Um, Bette, you do know that out here we consider Stanford to be very conservative?

Comment by Stentor on 10/28/13 at 08:08 PM

Um, Stentor, I respectfully disagree that Stanford is “very conservative.”  Especially Stanford Law which is what I referred to.

In the 1960s and 1970s a number of progressive student organizations were started to focus on legal issues which largely affected Chicanos and women.

Female and black professors were added and the law school collaborated with Stanford Business School to create pretty cutting-edge (for the times) joint-degree programs.

In the 1980s and 1990s, Stanford Law redesigned its curriculum again to be even more progressive. Programs were offered focusing on law relating to technology, the environment, and intellectual property, and international law. 

And, the law school’s clinical program was established starting with the public interest East Palo Alto Community Law Project which has since added more community law projects.

In 2011, Stanford was listed with an “A-” in the “Diversity Honor Roll” of The National Jurist: a magazine for law students.

I have a hard time translating all of that as “very conservative” especially by East Coast standards.

On the other hand, I do know from living on the West Coast that there are some pretty deep regional biases both inside and outside California especially regarding older Calif. institutions.

GOP: “We have to render social services unworkable in order to fix them!”

Hm. Thinking about how I’m an ECP real-keeping mellow-wonking straight-talking stochastic flow radical on the downlow half-smiling freestyling representing not resenting East Side…

What were we talking about, now? Oh. Health care. Um, I’m going to go wild and call the ACA a possible first step to breaking our current system up, first and foremost by decoupling insurance-possession from job-possession, in the positive sense for a change, since we already have lots of crappy jobs out there that get people no insurance or bad insurance (I know people in unionized retail with minute-med coverage. Yep. Go stand on line at the clinic and we’ll cover the bare-ass minimum.) Putting some of these bare-minimum coverage plans out of everyone’s mercy is a good deal. I think it has to point to a single-payer option becoming desireable—and probably in places which are rural and red and have low market competition, out of necessity.

I get why critics from the Kochs to Suzanne Somers want to talk about socialism. They are changing the subject, though, by substituting a boogey-man word to generate fear (or, in her case, I think express annoyance at perceived lack of privilege) for a policy concept that acknowledges the health of a population as being its most obvious form of public welfare, in the sense not of handouts, but of a common trust we have with our fellow citizens to value each others liberty—and lives.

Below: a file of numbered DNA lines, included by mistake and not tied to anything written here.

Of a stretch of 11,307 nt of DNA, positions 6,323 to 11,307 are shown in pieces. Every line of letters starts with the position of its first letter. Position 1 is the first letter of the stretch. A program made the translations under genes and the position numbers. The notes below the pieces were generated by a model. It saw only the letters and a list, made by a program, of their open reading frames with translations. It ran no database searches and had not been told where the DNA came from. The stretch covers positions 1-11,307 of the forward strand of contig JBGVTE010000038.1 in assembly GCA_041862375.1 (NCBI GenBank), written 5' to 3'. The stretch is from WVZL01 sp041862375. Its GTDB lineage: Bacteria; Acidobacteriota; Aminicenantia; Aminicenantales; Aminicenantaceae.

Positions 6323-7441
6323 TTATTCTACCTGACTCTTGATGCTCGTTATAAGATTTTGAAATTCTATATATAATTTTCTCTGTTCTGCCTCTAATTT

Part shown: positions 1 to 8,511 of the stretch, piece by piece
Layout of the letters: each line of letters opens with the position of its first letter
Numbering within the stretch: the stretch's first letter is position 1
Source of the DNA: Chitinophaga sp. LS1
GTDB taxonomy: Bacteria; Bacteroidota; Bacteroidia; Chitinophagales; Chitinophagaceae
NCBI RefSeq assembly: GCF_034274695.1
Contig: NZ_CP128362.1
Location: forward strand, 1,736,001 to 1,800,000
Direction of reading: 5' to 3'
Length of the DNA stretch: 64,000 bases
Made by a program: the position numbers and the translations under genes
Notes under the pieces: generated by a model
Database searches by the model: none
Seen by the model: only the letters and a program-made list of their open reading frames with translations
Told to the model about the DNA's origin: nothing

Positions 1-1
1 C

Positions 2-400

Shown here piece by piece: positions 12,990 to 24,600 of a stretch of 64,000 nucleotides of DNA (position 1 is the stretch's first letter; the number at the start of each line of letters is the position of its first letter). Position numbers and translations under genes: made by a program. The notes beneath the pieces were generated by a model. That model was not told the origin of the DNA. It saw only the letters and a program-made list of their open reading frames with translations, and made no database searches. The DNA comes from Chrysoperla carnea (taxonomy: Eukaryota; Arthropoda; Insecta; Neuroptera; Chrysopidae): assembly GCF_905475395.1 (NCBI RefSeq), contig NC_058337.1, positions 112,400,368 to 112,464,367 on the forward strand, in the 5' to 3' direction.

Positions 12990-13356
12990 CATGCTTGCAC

Umm, under the ACA I’m going to be able to get non-emergency medical care for the first time in decades. As far as I’m concerned, that’s more than a little better than “nothing”

I agree with LL. Hubs and I have been uninsured for ages. When we did have insurance, it was next to useless, and without the ACA, we’d be uninsurable because of my preexisting conditions. I should be on bp medication, have an emergency asthma inhaler, and be on ADHD meds. I’ve got none of them and had no hope of them until the ACA. I’ll take it.

I know a lot of people are finding themselves in deeper waters because of the ACA though. I wish that weren’t the case. I’ll never understand how keeping your population healthy is a bad thing.

@LL and @domynoe I’m in that same boat with you.  I was without insurance from age 57 - 62 with PECs.  I’m grateful to have ACA to get me to Medicare.

But from a political perspective I am sorely disappointed that Obama’s desire to blaze new trails in post-partisanism totally screwed over the healthcare reform for which he had a clear mandate.

Adding in all of the perennially crappy GOP “must-haves” only to be beat over the head with their pure crappiness is disappointing.  No?

I would love to live to see the day when Democrats don’t settle for less to keep the peace with their Republican counterparts.  I’m waiting for Democrats who fight as hard as Republicans for what they believe is right.

I have to comment on that whole 3.5 year thing. In the spirit of disclosure, I work for CMS but thankfully not on the Marketplace.  Once a law is passed the policy people have to define what that means.  They publish drafts of that policy (called rules) that the public has time to comment on.  This isn’t always a quick process. Speaking from the IT side who has implemented rule driven systems, the IT people don’t always get a lot of lead time. I worked on what turned out to be a very successful program that didn’t get the final rule until 3 months before go live.  Luckily, we were able to defer the more complex parts a few months.  Too little attention is paid to the non-individual mandate provisions that were successfully launched and this goes beyond the 26 year olds remaining on parent’s healthcre

Just got off the phone with my very conservative Republican brother who lives in Texas.  He is also self employed.  He has been surfing the health care website and was ecstatic to find that he and his wife can switch to a silver plan using their same insuror, so keep all their doctors, and save about $700 per month in premiums plus reduce their deductible by several thousands.

His daughter, who does not get any benefits with her job, will qualify for subsidies and her policy will be practically free.

Suddenly Obamacare is not a bad word to him any more.  And he’s not going to be the only one.  Problems or not, it’s here to stay.